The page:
In an era marked by increasing calls for fairness and equality in the workplace, pay transparency has emerged as a critical tool for combating wage discrimination and building trust between employers and employees. The practice involves disclosing information about compensation to both applicants and current staff, and its benefits extend far beyond mere numbers on a paycheck. Pay transparency not only helps bridge the gender and racial pay gaps but also fosters a sense of clarity and integrity that enhances employee loyalty, as well as organizational well-being.
As the movement gains momentum, pay transparency laws are becoming more prevalent across the United States, reshaping the dynamics of work and compensation. Here, we’ll offer a picture of where in the U.S. pay transparency is going into effect and share insights into what these new legislations require and how they will affect organizations at large.
What Is Pay Transparency?
Pay transparency represents a significant shift in how companies handle compensation information. By opening discussions about wages and benefits, organizations equip individuals to make informed decisions about their careers and negotiate fair compensation packages. Pay transparency occurs when employers disclose information about wages and other compensation to applicants and employees.
Moreover, it serves as a check against systemic discrimination. According to experts, pay transparency reduces pay inequities, which commonly prevent wage discrimination by race, color, gender, age, national origin, religion, and other protected status. It is also thought that pay transparency increases the trust workers have in their employers. For these reasons, pay transparency laws are rapidly rising.
Pay transparency laws in the United States commonly take three approaches and their terms and applicability vary by jurisdiction. These approaches include:
- Laws requiring employers to disclose prospective compensation or compensation range when advertising for a job opening. This helps candidates to gauge whether the position aligns with their expectations and allows for more informed job searches.
- Laws requiring employers to provide pay rates to applicants or employees upon request. This prevents information asymmetry during negotiations and equips individuals with the knowledge needed to advocate for equitable compensation.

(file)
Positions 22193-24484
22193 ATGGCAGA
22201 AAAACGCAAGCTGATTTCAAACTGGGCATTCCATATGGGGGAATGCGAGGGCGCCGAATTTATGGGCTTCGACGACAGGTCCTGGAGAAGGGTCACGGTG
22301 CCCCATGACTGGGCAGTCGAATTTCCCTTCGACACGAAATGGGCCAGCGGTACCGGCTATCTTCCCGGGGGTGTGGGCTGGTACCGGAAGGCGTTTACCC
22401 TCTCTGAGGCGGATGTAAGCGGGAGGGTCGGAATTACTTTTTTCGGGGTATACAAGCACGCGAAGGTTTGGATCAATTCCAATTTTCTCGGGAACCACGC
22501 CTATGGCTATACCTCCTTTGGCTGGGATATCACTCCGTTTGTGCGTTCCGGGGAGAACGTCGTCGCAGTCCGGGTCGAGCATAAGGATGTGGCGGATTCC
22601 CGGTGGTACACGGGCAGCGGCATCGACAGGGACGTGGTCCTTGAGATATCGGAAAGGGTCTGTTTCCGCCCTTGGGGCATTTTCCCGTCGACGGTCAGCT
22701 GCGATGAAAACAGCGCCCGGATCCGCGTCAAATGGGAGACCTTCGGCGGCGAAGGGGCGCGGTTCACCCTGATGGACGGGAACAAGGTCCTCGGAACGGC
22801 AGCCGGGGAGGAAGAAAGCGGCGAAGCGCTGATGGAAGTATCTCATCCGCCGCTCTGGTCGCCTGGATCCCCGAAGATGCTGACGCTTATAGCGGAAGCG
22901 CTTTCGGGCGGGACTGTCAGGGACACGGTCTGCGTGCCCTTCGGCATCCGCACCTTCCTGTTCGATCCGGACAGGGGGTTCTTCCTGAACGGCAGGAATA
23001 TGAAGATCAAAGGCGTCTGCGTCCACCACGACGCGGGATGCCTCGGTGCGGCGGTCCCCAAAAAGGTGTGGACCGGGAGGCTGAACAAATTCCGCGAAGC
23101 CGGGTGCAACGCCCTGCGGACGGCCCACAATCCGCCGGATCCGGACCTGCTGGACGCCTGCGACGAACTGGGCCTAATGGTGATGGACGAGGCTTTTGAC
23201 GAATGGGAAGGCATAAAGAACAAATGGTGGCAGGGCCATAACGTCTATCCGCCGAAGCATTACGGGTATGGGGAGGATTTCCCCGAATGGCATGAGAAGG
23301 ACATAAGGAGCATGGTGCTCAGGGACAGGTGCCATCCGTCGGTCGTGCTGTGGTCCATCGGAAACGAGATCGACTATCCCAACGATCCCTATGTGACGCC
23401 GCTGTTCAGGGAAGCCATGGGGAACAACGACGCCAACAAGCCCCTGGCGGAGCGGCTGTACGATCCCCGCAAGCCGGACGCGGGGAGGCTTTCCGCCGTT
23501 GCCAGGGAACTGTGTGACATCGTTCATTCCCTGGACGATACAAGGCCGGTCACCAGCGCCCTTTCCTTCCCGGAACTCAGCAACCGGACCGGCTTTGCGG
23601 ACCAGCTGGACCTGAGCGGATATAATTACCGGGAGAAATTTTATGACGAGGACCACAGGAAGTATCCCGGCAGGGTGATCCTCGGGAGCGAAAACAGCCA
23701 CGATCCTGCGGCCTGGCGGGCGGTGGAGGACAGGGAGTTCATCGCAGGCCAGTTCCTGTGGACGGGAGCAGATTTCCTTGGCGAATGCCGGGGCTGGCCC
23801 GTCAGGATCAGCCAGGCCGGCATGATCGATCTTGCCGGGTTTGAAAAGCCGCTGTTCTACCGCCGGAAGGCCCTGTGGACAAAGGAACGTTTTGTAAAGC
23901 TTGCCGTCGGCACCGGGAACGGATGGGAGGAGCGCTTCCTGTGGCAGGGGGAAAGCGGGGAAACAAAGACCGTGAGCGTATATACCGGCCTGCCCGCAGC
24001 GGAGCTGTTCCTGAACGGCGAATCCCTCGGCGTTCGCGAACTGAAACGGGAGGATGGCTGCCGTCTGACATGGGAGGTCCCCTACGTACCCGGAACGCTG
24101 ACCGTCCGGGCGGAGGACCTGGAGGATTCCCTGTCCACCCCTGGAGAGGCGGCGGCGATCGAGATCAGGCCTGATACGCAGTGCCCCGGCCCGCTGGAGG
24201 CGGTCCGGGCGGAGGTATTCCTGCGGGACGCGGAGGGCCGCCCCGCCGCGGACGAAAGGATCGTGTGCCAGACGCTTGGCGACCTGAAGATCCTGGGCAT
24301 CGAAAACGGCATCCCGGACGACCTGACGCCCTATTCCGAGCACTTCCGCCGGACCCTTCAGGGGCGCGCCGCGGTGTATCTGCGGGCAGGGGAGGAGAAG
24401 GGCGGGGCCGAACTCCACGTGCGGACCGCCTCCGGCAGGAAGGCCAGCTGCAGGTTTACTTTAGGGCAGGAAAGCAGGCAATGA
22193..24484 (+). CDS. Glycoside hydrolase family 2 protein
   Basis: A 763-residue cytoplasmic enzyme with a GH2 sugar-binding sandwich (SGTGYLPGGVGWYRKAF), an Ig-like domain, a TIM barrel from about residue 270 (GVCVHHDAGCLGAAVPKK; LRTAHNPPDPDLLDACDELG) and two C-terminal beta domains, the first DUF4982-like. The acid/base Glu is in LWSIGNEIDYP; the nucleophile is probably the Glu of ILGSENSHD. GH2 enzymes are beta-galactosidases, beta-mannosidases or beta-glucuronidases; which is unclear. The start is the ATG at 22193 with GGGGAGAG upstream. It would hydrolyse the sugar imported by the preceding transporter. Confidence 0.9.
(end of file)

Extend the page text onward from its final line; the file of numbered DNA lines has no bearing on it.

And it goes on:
- Laws obligating employers to file yearly compensation disclosures. This approach encourages organizational introspection and accountability, fostering a culture of fairness and openness.
Penalties for violating these laws depend on the state or local law that applies, but generally may include large monetary fines and other relief.
Where Are Pay Transparency Laws Going into Effect?
As of September 2023, several states and cities have embraced pay transparency laws, each taking a unique approach to ensure fair compensation practices. A partial list of states and cities with some form of pay transparency law include:
- Ithaca (New York)
- Jersey City (New Jersey)
- New York City (New York)
- New York
- Rhode Island
- Toledo (Ohio)
- Westchester County (New York)
Additionally, Hawaii and Illinois recently enacted pay transparency laws that take effect in 2024 and 2025, respectively.
How to Prepare for Pay Transparency Laws
Although pay transparency laws are not yet required in the great majority of states, cities, and counties in the United States, it is clearly a growing trend with many new laws likely to take effect in the next few years. To be ready for this surge in pay transparency laws, employers should:
- Evaluate the laws in any jurisdiction they have workers to determine if some form of pay transparency is needed;
- Conduct a privileged pay audit with legal counsel to ensure compliance with applicable pay transparency laws; and
- Train relevant human resource professionals and management staff in the intricacies of the pay transparency laws affecting their company.
If you are unsure if a pay transparency law applies to your organization, or if you don’t understand any part of a pay transparency law applicable to your company, contact legal counsel or other qualified professional for clarification. Failing to do so may lead to costly legal fines for noncompliance.
Looking toward the future, the trajectory of pay transparency is clear. This is not just a passing trend, but rather represents a movement that is redefining the employment landscape. By embracing this evolution and taking proactive steps, organizations can foster an environment of fairness, trust, and equal opportunity for all.